Growth driven by tourism and consumption
Faced with a poorly diversified economy and emigration caused by poverty, the government is trying to promote a protective social system, which should benefit the household purchasing power in 2023. Although imported inflation automatically materialised in 2022 after the invasion of Ukraine and consumption (75% of GDP expected in 2022) was fueled by high imports of goods, government measures (abolition of employee health contributions [4% of GDP], an increase in the minimum wage from €250 to €450/month) have strongly remunerated the labour factor, thereby prompting the continued jobless rate. In 2023, further reductions in electricity prices combined with planned increases in family and old-age pensions should boost household spending.
Construction also remains a growth engine. A section of the road between the port of Bar and the Serbian border was commissioned in 2022 with a $1 billion loan from China's Eximbank to open up Montenegro to its neighbour and largest trading partner, Serbia. However, financing on the project is incomplete and has already crowded out other projects due to the state's high debt. Construction orders are nonetheless driven by the infrastructure and accommodation needs of the country’s seaside resorts. Long seen as a potential addition to its industry, the existence of offshore hydrocarbons has still not been confirmed by exploration drilling carried out in 2022.Public expenditure should therefore remain at a high level (45% of GDP) in the short term. Political instability until the next legislative elections will probably discourage efforts to consolidate debt, particularly that of inefficient public enterprises despite the fact that they occupy a large share of the economy.
As for exports, aluminium prices should remain high, limiting the drop in volumes expected in the wake of cooling European demand. As for tourism, the absence of Russian travellers (25% of entries in 2019) has not, however, hindered the post-pandemic recovery of the tourism sector which is driven by Western visitors and which should continue to expand with improved infrastructure.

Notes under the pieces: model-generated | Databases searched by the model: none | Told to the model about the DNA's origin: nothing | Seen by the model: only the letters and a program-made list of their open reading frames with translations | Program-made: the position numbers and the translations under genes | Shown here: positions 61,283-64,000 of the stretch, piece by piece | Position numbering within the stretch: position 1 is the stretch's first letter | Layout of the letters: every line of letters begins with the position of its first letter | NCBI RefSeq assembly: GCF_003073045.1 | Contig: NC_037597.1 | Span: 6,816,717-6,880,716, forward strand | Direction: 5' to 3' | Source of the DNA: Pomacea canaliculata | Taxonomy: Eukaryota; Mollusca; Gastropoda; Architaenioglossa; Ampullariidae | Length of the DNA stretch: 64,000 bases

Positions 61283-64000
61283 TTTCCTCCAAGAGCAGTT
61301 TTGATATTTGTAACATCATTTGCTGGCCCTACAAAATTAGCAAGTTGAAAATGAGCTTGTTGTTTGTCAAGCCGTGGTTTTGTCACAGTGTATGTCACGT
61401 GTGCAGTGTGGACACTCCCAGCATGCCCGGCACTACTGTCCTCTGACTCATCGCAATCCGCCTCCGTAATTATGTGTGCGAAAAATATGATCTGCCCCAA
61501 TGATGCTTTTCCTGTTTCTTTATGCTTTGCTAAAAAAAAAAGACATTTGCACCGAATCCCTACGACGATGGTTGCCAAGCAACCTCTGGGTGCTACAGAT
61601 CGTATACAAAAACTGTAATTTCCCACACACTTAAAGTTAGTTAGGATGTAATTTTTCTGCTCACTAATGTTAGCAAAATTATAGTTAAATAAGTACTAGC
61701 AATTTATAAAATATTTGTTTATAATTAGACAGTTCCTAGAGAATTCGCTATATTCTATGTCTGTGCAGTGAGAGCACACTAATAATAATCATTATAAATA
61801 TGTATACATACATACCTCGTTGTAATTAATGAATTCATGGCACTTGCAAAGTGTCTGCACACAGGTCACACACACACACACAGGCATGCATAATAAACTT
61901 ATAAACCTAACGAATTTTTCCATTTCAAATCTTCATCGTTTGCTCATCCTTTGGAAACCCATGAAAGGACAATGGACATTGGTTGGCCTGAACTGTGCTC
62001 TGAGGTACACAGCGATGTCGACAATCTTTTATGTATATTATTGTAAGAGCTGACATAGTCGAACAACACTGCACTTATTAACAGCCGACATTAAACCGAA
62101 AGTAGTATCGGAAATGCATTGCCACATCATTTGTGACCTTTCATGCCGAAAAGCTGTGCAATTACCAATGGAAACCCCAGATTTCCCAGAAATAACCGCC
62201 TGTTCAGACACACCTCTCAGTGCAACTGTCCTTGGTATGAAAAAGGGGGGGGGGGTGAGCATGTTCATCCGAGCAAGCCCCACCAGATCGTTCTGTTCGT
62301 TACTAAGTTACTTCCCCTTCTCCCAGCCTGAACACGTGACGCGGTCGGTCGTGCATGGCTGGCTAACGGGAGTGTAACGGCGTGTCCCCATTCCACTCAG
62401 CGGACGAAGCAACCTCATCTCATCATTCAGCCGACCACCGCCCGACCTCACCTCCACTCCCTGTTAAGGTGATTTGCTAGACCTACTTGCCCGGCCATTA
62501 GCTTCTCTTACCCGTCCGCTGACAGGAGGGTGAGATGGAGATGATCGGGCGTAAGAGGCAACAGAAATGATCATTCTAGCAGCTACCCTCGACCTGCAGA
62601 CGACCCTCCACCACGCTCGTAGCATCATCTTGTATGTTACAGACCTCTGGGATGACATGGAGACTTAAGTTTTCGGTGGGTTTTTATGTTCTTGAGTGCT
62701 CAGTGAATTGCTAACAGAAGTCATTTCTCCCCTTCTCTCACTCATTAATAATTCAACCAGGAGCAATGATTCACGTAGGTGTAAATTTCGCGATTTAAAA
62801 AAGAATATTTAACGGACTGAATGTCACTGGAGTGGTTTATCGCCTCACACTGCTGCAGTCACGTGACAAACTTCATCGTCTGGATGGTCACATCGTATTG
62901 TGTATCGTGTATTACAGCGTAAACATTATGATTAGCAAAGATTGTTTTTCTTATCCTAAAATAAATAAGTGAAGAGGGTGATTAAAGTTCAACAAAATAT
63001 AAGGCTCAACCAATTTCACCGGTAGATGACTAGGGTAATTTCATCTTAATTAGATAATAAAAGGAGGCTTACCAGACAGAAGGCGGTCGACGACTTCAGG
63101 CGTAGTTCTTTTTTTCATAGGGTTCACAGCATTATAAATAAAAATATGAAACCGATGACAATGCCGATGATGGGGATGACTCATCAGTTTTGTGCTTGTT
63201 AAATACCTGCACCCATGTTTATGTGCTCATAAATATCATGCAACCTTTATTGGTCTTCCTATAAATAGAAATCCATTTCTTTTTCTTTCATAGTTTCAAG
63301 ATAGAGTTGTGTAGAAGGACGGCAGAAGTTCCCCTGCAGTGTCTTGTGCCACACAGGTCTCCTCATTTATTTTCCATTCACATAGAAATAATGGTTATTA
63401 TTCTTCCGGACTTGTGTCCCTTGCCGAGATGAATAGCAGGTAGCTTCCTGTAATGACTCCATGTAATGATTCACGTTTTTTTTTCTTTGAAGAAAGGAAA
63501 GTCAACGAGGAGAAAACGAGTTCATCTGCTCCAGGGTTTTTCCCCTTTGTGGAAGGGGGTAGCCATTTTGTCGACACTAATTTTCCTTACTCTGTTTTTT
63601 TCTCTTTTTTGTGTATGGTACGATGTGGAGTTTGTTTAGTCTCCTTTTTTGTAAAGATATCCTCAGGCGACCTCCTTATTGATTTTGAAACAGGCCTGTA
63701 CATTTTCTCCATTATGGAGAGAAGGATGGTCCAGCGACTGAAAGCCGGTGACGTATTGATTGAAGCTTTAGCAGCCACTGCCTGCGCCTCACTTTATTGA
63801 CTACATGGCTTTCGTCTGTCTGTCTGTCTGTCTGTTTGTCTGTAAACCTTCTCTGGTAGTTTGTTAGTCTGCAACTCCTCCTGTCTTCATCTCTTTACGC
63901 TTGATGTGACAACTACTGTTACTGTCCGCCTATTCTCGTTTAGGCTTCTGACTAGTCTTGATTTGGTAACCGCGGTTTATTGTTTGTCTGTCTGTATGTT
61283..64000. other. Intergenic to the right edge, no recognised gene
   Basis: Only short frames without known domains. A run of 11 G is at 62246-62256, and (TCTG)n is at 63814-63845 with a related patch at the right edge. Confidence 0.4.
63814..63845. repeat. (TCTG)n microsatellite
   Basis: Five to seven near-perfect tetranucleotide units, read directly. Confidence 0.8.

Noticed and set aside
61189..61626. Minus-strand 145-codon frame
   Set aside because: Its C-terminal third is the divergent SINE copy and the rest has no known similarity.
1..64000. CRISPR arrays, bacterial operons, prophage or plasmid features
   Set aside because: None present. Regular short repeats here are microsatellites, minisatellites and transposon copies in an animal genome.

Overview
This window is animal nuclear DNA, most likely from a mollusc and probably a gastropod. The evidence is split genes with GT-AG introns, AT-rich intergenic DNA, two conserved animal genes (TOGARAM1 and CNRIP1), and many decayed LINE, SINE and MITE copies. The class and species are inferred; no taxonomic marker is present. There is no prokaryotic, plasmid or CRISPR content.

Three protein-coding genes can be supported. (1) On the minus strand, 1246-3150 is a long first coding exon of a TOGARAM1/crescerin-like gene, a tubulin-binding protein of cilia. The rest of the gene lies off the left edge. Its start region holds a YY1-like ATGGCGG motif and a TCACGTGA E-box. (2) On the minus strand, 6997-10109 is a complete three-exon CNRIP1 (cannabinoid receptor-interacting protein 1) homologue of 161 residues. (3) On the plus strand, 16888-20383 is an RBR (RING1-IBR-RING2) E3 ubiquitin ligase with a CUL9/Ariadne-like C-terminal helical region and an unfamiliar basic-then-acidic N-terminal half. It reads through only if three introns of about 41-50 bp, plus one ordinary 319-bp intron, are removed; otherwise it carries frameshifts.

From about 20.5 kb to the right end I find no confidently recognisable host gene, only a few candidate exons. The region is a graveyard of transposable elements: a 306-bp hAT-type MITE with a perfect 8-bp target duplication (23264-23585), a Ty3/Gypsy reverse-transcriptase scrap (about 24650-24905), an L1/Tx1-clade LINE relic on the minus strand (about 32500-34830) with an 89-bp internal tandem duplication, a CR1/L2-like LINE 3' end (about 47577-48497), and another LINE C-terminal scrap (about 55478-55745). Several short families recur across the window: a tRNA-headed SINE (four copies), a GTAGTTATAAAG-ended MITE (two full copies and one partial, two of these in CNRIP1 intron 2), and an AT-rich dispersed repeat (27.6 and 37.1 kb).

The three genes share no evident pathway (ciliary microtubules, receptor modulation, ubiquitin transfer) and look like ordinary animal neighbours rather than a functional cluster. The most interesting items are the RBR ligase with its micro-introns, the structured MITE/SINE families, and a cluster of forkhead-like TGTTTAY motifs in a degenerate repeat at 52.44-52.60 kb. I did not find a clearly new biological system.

High but stable external deficit despite inflation
Pristina is continuing its convergence efforts to integrate the European Union (EU), but faces delay in the diversification of its economy and persistent state inefficiency, which is paid for by a durably high level of external and public debt. In force since early 2022, the Europe Now programme includes in its tax component the replacement of flat taxes by a progressive personal and corporate income tax, as well as an improvement in effective collection. Despite its high deficit, the state does not risk default thanks to long-term financing and the exchange rate protection offered by the euro. Public debt is 90% external, of which 56% corresponds to eurobonds and loans from foreign banks, and 17% to a loan from the Chinese Eximbank.
Structurally in deficit due to a staggering trade deficit, the current account should stabilise on a high plateau in 2023 under the combined adverse effects of an increase in tourism revenues on the one hand, and a relative drop in expatriate remittances (11% of GDP) and higher imports on the other. Montenegro continues to require massive FDI to finance this deficit, notably in tourism real estate, but the government elected on an anti-corruption platform has not concretely overcome the contradiction, with officials close to Prime Minister Abazovi? being accused of cigarette smuggling in October 2022.
Political tug-of-war between Serbia, EU and internal politics
After thirty years of rule by Milo ?ukanovi? of the Democratic Socialist Party (DPS), the 2020 parliamentary elections marked a first alternation. Having capitalised on the rejection of corruption, however, the parties united in opposition were torn apart in power, with the Krivokapi? government ending up overthrown in February 2022. It was replaced by a minority government led by Abazovi?, who was in turn disavowed in August in a DPS no-confidence motion in connection with Serbian church property and forced to dispatch current affairs. The presidential election, with a run-off on 2 April, was won by Jakov Milatovi?, co-founder of the Europe Now party, with 60% of the vote, against incumbent Milo ?ukanovi?, following an alliance with candidates from other parties, Aleksa Be?i? from Montenegro Democratique, and Andrija Mandi? from New Serbian Democracy. Jakov Milatovi? pledged to fight corruption, improve the living standards of the people and strengthen ties with the European Union and Serbia. Before the first round in March 2023, ?ukanovi? dissolved the parliament: parliamentary elections are scheduled for 11 June 2023. Having failed to turn its motion into a success in the October local elections, the Socialist Party (DPS) is no longer assured of reforming a majority, portending further political recomposition.